Wielding power down at the court
There may be a perfectly innocent explanation for this. We don't want to deny the Judiciary's maintenance men a fair trial.
Nor would we presume anyone guilty of putting them up to some judicious switch-flicking.
But our colleagues down in the Supreme Court media-corps could not help noticing that a series of power cuts that afflicted the press room did not seem to affect anyone else in the building. Some outages lasted several hours. One went on for 24 hours.
And the maintenance men's answer to this? Brown-outs, Philippines-style, but with Hong Kong characteristics.
'You can have a little bit of light,' the unfortunate scribes were told.
'But we can't let you have enough electricity to run your computers.' So if they'd just be kind enough not to file any stories everything would be just fine.
Most court reporters are still old enough to remember how to use pen and paper, but you'd be amazed the difficulty such old fashioned methods cause in hi-tech newspaper offices nowadays.
Luckily, the clever judicial plot to silence the media was foiled. South China Morning Post court reporters, at least, work on low-tech, battery-powered laptops.
Well, almost foiled. So low-tech are these computers, that replacement batteries have to be bought down the road at the 7-Eleven.
Journalists with deadlines were forced to hunt for power-points secreted in inaccessible corners of the building instead. Nice to see Chief Superintendent Eric Lockeyear improving his tan in Australia.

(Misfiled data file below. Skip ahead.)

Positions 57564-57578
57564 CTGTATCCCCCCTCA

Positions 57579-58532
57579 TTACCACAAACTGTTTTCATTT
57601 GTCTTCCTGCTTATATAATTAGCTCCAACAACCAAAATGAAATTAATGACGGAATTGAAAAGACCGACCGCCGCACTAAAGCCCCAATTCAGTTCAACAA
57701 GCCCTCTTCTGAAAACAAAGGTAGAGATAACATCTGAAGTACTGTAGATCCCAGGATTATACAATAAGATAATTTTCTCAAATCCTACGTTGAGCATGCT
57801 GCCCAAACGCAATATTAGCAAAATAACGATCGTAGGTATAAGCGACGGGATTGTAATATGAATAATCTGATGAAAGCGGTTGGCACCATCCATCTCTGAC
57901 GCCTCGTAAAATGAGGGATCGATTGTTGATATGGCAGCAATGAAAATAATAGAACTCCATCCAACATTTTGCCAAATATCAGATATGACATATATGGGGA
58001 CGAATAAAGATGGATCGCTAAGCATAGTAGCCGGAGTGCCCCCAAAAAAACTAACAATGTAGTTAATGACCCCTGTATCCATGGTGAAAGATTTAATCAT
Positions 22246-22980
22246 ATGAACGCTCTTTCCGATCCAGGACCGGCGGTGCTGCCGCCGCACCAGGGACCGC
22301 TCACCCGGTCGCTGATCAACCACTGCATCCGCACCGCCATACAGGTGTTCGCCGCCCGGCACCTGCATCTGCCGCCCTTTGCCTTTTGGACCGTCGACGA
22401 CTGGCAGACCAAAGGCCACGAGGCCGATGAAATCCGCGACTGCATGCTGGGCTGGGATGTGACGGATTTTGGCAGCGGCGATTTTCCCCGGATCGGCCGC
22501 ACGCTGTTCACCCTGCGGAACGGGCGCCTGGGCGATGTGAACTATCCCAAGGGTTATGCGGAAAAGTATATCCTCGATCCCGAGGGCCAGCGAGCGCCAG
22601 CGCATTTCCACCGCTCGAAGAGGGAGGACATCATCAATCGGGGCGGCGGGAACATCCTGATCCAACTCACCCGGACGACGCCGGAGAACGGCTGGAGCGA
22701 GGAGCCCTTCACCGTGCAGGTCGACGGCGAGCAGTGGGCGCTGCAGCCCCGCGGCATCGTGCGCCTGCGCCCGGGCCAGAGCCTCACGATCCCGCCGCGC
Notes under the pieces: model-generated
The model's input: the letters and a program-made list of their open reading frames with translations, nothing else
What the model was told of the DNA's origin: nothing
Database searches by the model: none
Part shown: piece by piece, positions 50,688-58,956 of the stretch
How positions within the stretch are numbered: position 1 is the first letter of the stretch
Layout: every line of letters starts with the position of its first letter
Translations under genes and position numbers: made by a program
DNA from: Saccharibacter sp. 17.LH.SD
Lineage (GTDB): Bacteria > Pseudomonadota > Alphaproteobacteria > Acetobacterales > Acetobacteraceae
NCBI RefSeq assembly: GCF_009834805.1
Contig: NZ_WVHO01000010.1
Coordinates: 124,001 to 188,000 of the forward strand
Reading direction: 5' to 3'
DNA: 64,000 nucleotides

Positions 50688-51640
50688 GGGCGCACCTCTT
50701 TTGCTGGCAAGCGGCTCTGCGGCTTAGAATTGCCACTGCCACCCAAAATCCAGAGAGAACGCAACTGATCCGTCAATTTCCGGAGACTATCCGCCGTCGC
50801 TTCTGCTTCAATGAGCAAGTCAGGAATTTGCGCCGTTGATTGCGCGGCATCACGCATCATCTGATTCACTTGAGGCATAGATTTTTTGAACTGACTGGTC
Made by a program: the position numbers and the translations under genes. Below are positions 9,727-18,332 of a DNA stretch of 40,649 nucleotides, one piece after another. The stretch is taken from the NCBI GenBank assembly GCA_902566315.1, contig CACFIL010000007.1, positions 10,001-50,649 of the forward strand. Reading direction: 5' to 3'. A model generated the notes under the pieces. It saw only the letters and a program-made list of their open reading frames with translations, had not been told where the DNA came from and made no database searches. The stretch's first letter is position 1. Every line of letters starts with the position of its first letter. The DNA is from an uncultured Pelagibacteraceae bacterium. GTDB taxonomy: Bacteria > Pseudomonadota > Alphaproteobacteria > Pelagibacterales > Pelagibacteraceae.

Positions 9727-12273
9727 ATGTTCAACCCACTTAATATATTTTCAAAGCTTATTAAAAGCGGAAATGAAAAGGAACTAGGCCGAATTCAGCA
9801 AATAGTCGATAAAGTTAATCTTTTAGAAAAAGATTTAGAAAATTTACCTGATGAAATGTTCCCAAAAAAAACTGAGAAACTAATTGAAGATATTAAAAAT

The top Police Public Relations Branch man has been down under on very important force business that really needed a senior man's touch.
All we knew was that it was connected with Junior Police Call, the police-run youth-club movement.
But that didn't necessarily mean it was not important liaison work.
Then we received a copy of the Royal Hong Kong Police Force newspaper, Off Beat.
Under a picture of Mr Lockeyear up a tree, we learned the real purpose of his visit.
It was a 'reccie to Australia to check out venues for the youthful winners of the Help Police Fight Youth Crime Competition'.
Top cop - top assignment. On the same page is an anonymous letter.
'Dear Sir,' it starts. 'It is unpleasant to say but it is a fact that some civilians are keen to leave the outlying islands. However, there is no rule to govern when they can be transferred out.' Good grief! Does the Secretary for Security know? Shouldn't he be rushing a bill through Legco to ensure they stay where they face years in detention centres if they float in to the urban areas illegally? No, not arbitrary detention, of course.
It's just that until they are officially refused transfer, they should have to stay locked up. Handovers may come and handovers may go, but colonial privileges go on forever.
The clever new plan to turn the waterfront into the Special Administrative Region's replica Forbidden City still leaves the Hongkong Bank building with its time-hallowed clear view of the harbour.
Ex-Preliminary Working Committee members Nicky Chan Nai-keong, Raymond Wu Wai-yung and architect Bosco Ho Hin-ngai may be flattering the new masters with their ceremonial avenue and other grandiose echoes of the Northern Capital.
But they dare not upset the people who really matter.